The Department for Education (DfE) recently announced, as part of its Skills for Jobs White Paper, that it wanted to “put an end to the illusion that a degree is the only route to success and a good job and that further and technical education is the second-class option”.
As the white paper looks to align education with the needs of local employers, programmes such as employer-led apprenticeships and training are set to receive more government support. This can be good news for the many veterinary practices committed to vocational training.
Karen Lee, Head of Learning at Central College of Animal Studies (CCOAS) said: “Our apprenticeship programme for student veterinary nurses is now a popular option. Students are employed in one of our approved training practices alongside attending college.”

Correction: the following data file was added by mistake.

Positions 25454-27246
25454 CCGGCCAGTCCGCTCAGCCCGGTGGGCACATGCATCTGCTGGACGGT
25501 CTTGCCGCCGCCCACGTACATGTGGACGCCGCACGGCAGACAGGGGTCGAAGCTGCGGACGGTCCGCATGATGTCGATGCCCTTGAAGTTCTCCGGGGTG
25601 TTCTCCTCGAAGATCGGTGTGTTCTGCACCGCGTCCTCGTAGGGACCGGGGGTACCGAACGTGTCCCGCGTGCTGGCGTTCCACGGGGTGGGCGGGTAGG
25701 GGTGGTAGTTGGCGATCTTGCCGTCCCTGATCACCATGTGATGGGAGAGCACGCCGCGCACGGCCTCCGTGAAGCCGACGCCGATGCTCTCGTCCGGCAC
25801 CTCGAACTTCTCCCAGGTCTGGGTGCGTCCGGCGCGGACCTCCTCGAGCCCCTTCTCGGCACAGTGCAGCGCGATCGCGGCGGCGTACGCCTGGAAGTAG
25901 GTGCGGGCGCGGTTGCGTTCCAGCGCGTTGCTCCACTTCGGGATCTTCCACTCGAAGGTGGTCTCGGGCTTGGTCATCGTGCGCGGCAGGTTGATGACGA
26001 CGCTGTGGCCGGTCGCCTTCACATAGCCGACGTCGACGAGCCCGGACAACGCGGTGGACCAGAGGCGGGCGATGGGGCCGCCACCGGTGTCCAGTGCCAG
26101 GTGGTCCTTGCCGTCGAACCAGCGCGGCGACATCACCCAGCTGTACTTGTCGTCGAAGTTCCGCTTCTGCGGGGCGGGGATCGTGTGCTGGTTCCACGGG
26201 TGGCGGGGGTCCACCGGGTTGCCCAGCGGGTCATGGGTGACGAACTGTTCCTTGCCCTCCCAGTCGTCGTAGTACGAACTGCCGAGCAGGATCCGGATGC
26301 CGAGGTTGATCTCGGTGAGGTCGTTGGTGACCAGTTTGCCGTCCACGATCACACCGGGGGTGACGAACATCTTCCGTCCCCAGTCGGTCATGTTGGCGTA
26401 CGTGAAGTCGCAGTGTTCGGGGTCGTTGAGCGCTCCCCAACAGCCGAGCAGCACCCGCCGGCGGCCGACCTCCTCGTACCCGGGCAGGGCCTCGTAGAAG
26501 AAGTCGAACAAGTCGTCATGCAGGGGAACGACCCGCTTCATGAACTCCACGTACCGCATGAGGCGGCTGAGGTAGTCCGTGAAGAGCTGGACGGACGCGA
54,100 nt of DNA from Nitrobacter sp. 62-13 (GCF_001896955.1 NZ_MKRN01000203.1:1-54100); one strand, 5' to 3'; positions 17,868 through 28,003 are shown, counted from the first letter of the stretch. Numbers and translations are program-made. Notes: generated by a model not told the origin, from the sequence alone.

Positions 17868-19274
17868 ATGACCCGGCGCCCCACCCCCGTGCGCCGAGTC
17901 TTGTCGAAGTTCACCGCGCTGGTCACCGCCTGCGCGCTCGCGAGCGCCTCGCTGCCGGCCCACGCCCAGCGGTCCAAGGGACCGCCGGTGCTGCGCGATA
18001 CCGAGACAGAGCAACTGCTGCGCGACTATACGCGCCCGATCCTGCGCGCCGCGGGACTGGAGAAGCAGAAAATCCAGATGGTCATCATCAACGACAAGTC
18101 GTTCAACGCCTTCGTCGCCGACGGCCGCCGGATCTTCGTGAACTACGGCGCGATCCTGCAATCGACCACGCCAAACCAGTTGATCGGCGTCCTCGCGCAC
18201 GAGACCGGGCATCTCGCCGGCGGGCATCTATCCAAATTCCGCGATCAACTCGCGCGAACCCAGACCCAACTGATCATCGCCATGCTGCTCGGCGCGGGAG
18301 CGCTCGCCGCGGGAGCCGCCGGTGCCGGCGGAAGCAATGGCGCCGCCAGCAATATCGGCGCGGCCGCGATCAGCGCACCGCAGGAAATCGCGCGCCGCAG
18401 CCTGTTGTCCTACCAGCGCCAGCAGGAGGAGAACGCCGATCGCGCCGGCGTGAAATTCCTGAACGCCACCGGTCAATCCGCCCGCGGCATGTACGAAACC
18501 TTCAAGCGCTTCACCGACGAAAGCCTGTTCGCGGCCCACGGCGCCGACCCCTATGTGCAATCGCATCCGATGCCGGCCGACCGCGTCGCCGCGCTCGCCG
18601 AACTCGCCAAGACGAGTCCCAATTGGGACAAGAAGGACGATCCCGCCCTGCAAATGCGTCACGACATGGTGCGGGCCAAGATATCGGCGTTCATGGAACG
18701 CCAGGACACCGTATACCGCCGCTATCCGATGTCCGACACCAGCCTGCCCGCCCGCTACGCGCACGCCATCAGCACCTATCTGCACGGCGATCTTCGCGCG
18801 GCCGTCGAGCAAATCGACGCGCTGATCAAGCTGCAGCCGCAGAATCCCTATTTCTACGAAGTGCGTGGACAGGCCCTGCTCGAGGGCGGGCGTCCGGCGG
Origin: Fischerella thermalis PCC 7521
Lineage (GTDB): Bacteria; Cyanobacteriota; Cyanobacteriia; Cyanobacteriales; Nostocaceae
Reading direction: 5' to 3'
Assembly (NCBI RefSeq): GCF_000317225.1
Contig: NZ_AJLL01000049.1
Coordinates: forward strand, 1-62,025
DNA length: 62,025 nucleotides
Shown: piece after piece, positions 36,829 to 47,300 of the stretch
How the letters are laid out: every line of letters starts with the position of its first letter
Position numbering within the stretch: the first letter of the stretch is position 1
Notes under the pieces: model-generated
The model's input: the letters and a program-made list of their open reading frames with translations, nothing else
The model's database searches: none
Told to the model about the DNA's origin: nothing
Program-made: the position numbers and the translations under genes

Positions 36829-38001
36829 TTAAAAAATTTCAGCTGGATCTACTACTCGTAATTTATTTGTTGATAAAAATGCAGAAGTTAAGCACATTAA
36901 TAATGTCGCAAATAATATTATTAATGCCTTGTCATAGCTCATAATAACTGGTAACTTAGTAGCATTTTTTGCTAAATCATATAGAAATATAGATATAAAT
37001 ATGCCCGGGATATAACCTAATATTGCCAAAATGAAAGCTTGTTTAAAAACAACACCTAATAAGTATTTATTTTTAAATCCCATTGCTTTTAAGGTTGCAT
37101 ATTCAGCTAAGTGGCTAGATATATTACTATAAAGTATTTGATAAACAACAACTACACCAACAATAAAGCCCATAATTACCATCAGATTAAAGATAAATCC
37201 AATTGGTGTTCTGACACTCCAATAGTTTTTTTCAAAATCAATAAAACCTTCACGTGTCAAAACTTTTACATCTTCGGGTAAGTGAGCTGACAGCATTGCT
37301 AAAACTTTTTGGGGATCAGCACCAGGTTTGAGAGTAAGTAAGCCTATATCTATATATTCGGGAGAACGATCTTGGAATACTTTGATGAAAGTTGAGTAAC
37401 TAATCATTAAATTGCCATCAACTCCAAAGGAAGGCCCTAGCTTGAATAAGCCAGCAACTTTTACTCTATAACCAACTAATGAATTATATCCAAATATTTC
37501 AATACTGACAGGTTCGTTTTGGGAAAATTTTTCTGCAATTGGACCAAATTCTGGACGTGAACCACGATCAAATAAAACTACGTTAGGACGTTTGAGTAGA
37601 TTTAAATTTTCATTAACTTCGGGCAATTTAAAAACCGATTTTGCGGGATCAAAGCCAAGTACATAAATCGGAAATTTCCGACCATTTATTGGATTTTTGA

Shortages of registered veterinary nurses has been an issue for the veterinary industry in recent years and there may be several knock-on effects from the Covid-19 pandemic that will cause further delays in providing qualified staff in the workplace. It appears that the government has removed several of the previous hurdles and access to vocational training is now more accessible; as well as being highly valued by employers.
Karen agrees that this a positive step and encourages anyone interested in veterinary nursing to get in contact. “Veterinary nursing continues to be a highly sought-after, rewarding career choice and we are delighted to offer more than just one route to qualification.”
More information on the Skills for Jobs white paper can be found here. The Central College of Animal Studies can be contacted by calling 01359 243405 or emailing firstname.lastname@example.org